Wednesday, May 23, 2007

Colorado Potato Beetle

Sadly we have lost all our potato plants this year because of the Colorado Potato beetle. My mom and I did some research today and I wanted to share some of our findings in case they might be of help especially when planning for next years garden.

From Wikepedia:
The Colorado potato beetle (Leptinotarsa decemlineata, also known as the Colorado beetle, ten-striped spearman, the ten-lined potato beetle) is an important pest of potato crops. It is approximately 10 mm (0.4 inches) long, with a bright yellow/orange body and 5 bold brown stripes along the length of each of its elytra, and it can easily be confused with its close cousin and look-alike, the false potato beetle.
CPB females are very prolific; they can lay as many as 800 eggs. The eggs are yellow to orange, and are about 1.5 mm long. They are usually deposited in batches of about 30 on the underside of host leaves. Development of all life stages depends on temperature. After 4-15 days, the eggs hatch into reddish-brown larvae with humped backs and two rows of dark brown spots on either side. They feed on the leaves. Larvae progress through four distinct growth stages (instars). First instars are about 1.5 mm long; the fourth is about 8 mm long. The larvae in the accompanying picture are third instars. The first through third instars each last about 2-3 days; the fourth, 4-7 days. Upon reaching full size, each fourth instar spends an additional several days as a non-feeding prepupa, which can be recognized by its inactivity and lighter coloration. The prepupae drop to the soil and burrow to a depth of several inches, then pupate. Depending on temperature, light-regime and host quality, the adults may emerge in a few weeks to continue the life cycle, or enter diapause and delay emergence until spring. They then return to their host plant to mate and feed. In some locations, 3 or more generations may occur each growing season.
*Picture to the right is the larvae in their third instars

The Colorado beetle has developed resistance to all major insecticide classes.
All about the Colorado Potato Beetle from Wikipedia
a more detailed article

A Natural Solution! - Flax is a Repellent Plant that May Protect Potatos from Colorado Potato Beetle Infestations
From: Home Remedies, Holistic Approach, Repellent Plants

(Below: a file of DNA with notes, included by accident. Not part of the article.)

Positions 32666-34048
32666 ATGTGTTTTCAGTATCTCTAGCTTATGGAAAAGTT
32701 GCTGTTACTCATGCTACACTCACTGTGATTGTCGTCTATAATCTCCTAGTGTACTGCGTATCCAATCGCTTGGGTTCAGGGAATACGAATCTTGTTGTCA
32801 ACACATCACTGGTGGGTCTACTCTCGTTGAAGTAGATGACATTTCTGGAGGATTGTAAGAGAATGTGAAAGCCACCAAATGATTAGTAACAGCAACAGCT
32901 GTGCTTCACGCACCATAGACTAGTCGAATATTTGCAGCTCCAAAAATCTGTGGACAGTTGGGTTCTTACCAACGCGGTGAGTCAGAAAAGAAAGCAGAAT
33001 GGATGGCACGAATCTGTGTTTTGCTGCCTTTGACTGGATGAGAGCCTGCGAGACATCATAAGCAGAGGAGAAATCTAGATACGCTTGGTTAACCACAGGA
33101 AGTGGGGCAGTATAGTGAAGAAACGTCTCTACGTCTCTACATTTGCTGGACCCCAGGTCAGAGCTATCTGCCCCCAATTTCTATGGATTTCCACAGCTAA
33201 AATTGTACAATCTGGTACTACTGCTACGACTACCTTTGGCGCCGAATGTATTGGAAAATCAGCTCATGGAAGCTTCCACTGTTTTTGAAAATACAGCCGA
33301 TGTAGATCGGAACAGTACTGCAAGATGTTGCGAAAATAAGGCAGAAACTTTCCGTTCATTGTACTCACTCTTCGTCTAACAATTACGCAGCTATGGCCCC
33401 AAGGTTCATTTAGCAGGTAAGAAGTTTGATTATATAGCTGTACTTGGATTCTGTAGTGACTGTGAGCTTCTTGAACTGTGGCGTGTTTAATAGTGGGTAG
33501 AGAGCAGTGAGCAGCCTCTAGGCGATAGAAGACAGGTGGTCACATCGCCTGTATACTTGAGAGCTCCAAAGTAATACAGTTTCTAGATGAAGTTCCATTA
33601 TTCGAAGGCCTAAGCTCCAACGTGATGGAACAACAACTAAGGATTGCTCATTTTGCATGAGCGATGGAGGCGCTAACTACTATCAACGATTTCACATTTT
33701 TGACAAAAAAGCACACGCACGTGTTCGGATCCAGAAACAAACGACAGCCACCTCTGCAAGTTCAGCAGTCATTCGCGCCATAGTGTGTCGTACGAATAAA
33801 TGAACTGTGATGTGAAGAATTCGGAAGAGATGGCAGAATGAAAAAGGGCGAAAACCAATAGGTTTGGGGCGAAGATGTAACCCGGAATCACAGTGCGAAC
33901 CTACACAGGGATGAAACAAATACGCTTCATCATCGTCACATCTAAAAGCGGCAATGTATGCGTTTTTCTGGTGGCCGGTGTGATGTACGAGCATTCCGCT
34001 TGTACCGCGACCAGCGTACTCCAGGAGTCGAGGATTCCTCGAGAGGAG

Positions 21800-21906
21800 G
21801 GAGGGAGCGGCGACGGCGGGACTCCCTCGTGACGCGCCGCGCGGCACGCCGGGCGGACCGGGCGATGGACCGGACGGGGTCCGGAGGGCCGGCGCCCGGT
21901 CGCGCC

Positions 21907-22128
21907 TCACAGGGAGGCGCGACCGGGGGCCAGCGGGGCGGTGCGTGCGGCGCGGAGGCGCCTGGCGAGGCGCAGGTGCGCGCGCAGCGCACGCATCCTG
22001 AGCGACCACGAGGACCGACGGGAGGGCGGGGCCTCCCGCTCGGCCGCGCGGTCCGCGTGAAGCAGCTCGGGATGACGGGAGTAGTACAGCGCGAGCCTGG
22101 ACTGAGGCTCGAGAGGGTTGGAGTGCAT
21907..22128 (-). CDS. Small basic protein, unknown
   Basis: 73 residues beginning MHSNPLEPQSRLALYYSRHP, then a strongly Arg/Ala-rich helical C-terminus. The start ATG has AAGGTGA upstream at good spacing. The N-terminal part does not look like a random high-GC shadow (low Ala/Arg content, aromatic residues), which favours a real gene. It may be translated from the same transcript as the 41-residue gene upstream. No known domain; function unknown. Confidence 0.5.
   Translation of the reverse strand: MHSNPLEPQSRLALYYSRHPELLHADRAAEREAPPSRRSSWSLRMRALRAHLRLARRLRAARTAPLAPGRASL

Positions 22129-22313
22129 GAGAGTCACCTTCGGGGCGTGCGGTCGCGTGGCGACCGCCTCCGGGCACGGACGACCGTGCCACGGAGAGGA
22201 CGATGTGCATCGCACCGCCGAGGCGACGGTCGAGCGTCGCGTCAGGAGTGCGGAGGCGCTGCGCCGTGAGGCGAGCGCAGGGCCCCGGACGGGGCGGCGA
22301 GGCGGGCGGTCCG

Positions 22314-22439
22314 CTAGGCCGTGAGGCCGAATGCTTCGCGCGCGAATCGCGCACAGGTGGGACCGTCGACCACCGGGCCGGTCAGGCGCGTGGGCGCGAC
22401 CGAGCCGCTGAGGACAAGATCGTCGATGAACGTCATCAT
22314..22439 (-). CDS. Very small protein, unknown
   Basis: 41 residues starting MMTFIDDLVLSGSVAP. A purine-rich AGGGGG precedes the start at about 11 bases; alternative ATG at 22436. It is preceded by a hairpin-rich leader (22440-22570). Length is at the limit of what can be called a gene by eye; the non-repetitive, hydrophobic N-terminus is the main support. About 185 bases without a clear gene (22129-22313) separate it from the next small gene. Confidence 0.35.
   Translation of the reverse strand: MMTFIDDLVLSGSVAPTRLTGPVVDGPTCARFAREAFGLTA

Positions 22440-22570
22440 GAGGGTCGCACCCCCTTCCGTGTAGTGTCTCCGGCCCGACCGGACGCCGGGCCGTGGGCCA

See How to grow flax

Next year we will for sure be growing flax next to our potatoes but for this year we are resorting to picking the beetles the old fashioned way - by hand. Any other ideas would be appreciated. We have tried diatomaceous earth but we have not found an efficient way of applying it.

Sunday, May 6, 2007


Common mullein is a hairy beinnial plant that can grow up to 2 meters. Its small, yellow flowers are densely grouped on the stem, which bolts from a large rosette of leaves.

I see mullein growing everywhere around here and I often point it out to others. When they ask what it is used for I begin to stumble around trying to remember. Well no longer. Here is everything you need to know about mullein and it's many uses. One of the first things to know when beginning to use herbs found in the wild is to identify them (it can be a BIG mistake if you mess up). Pictured below and to the right is 'The Roadside Flowers of Oklahoma' which is a book we finally bought (it is no longer in print) to help us in identifying the plants in our area. We can then look up in our remedy books how to use it ... or use the internet!

From Herbal Remedies
Mullein Verbascum densiflorum (Spinach Family)

Mullein is an old-time remedy for bronchitis and dry, unproductive coughs.
The leaves and flowers are used to reduce mucous and expel phlegm. Mullein is valued for its ability to loosen mucus and move it out of the body making it a valuable ally for
lung problems.
Mullein has also been used to treat lymphatic congestion and as an anti-spasmodic and astringent herb.
A popular remedy for treating respiratory ailments such as
asthma, coughs and bronchitis.
This herb is also used to clear
congestion, soothe sore throats, and control diarrhea.
It can be used topically to soothe
hemorrhoids and treat cuts & scrapes.
The infused
oil is used to treat earaches. The oil is warmed and placed in the ear on a peice of cotton.
Leaves are used medicinally in oils, teas and compresses.
CAUTIONS: Seeds are toxic and should be avoided.

Other links about Mullein:

Challenge yourself the next time you are out and about to keep an eye out for mullein and see if you can find it! =)